26
by Anonymous1 (not verified) :: Sat, 10/29/2011 - 2:09pm

Brady was average, or even a little below in 2001, but he was terrific by the time mid-2003 rolled around, and clearly elite in 2004.

37
by chemical burn :: Sun, 10/30/2011 - 11:26am

No you're right - I only meant since he made the jump to CRAZY Peyton Manning/Dan Marino-esque elite where the entire team is built around a player. He was definitely a Top 5 QB in 2004...

10
by RichC (not verified) :: Fri, 10/28/2011 - 5:30pm

Giants seem to do fine with Eli, and hes making a whole lot more than Fitzpatrick.

That being said, Fitz's track record is awfully short.

24
by MJK :: Sat, 10/29/2011 - 12:41pm

I think you're very-much underestimating the difficulty in getting a great QB. How many truly great QB's are there right now? I mean guys that are clearly better than Fitzpatrick and will be for the next couple of years?

Brady, Brees, P. Manning (if he comes back), Rivers, Rodgers, and Vick (if he survives).

And *maybe* Freeman, Newton, Roethlisberger, and Romo.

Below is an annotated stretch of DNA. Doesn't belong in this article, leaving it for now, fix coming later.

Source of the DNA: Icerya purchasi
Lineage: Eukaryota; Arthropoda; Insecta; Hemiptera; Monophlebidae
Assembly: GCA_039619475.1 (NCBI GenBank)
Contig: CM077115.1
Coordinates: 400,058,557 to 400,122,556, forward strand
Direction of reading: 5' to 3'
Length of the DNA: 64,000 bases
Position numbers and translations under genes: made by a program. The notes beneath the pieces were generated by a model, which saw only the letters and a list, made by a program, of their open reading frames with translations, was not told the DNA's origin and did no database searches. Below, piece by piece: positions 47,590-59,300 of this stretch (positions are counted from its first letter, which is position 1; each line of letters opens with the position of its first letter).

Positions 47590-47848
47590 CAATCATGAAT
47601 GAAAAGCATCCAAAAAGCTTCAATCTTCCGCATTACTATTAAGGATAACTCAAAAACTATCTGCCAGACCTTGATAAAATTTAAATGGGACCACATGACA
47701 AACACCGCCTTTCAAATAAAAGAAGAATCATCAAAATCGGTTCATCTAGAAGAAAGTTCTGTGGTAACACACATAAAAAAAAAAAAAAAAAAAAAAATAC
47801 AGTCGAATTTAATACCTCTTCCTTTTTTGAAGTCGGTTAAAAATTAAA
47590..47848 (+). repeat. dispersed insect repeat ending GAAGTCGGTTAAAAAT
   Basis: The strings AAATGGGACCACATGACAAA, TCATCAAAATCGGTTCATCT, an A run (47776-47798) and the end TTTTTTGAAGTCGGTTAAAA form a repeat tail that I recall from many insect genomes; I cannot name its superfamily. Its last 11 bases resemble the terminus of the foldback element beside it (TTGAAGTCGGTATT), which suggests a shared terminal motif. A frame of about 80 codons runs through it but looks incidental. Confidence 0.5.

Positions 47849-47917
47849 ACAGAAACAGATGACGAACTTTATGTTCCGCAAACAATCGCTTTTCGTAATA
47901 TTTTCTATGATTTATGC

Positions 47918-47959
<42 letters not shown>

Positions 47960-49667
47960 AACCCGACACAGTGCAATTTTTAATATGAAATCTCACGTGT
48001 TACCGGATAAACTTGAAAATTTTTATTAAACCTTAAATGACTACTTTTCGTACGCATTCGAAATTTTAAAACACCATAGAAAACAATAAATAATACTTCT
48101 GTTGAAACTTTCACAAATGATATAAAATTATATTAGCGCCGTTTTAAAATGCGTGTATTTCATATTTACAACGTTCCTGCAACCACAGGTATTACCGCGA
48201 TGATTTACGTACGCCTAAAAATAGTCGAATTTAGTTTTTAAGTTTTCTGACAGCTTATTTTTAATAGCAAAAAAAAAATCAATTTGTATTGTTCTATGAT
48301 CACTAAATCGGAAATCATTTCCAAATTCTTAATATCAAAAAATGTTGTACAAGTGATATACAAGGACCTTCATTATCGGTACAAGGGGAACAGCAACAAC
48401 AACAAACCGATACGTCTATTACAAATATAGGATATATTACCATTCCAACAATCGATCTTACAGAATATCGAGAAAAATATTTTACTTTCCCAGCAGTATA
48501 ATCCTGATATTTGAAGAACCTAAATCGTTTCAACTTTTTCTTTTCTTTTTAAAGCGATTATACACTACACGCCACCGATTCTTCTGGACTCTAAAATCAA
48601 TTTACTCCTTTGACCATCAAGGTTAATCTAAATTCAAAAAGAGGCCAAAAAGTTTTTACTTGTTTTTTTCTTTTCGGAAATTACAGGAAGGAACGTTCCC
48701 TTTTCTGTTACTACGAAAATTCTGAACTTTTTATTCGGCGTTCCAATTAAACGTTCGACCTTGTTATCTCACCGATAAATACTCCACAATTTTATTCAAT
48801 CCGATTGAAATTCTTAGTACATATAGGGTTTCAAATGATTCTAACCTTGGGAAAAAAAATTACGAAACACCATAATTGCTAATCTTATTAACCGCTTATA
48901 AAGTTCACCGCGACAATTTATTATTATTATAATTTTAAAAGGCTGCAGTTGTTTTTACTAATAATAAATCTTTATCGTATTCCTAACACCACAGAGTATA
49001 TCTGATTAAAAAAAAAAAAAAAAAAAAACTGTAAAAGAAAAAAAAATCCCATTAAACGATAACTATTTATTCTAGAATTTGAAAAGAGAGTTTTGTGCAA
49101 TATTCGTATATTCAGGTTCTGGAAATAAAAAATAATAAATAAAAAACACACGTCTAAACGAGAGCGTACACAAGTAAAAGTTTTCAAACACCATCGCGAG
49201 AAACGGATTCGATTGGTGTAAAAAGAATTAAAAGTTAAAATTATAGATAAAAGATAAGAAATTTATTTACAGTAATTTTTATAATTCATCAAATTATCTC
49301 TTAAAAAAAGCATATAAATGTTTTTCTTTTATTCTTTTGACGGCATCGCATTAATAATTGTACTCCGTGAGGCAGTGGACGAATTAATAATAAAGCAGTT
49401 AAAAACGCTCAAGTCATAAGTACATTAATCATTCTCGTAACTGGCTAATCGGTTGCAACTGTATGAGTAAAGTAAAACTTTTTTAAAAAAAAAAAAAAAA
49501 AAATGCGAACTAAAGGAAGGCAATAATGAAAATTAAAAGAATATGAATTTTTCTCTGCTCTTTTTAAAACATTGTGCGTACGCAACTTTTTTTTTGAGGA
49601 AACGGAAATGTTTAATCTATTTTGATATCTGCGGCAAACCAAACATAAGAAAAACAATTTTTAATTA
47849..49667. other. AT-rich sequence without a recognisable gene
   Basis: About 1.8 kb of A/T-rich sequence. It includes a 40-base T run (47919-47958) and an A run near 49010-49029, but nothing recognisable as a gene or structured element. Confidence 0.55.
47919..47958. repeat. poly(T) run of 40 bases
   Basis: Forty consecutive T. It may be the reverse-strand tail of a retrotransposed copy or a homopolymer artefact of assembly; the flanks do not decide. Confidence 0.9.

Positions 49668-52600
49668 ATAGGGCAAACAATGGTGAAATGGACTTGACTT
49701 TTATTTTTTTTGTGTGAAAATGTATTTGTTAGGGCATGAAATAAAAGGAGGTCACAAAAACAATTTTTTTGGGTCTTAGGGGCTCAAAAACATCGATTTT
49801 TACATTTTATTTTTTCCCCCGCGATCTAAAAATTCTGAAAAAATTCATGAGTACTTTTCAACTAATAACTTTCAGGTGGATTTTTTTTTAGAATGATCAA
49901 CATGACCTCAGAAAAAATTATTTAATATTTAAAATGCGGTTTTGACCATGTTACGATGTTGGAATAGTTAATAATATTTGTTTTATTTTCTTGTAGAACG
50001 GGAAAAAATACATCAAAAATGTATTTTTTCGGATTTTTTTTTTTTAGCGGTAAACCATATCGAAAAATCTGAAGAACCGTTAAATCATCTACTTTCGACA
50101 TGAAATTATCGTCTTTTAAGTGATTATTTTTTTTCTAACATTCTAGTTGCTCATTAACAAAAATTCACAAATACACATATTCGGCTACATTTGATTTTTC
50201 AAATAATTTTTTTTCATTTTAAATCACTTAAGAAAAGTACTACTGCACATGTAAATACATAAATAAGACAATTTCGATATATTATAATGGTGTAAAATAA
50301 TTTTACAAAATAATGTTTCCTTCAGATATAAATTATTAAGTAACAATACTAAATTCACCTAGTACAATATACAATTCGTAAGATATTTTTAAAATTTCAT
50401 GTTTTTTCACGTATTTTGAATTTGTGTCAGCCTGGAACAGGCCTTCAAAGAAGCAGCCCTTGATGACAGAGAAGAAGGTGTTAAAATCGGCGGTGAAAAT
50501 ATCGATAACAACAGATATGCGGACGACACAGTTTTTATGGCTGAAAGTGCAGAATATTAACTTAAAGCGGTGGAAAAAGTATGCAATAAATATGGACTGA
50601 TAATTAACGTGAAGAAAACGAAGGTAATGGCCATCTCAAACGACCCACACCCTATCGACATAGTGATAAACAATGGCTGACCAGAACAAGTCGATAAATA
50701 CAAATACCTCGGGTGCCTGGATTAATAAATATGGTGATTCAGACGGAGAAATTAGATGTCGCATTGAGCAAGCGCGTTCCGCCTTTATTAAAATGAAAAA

I think Fitzpatrick is on level with or superior to just about any other active QB you could name.

That's 6-10 out of 32 teams that have starters that are better than Fitzpatrick.

How many of those better QB's appeared in, say, the last five years? Two of the "maybe's"--Freeman and Newton, and maybe you can count Vick since he resurged in that time. How about the last 8 years? Add Rivers, Roethlisberger, Rodgers, and Romo.

In an 8 year span, that's just seven guys that have come out that would be clearly better than Fitzpatrick. That's a little less than one per year. And in any given year, probably at least 10 teams are looking for a QB, so your chance of getting the one guy that year (if there is one) is only about 10%. Then if you guess wrong, you're stuck with a bad QB for at least 3-4 more years.

In this league, if you have a servicable QB, you're lucky, and when you get one you should lock him up. At least now the Bills have the luxury of taking a flyer on a QB in the draft if a good one falls to them and not having to put all their eggs in that basket.

35
by Intropy :: Sat, 10/29/2011 - 9:27pm

I think you're being generous to Brady and extremely generous to Vick.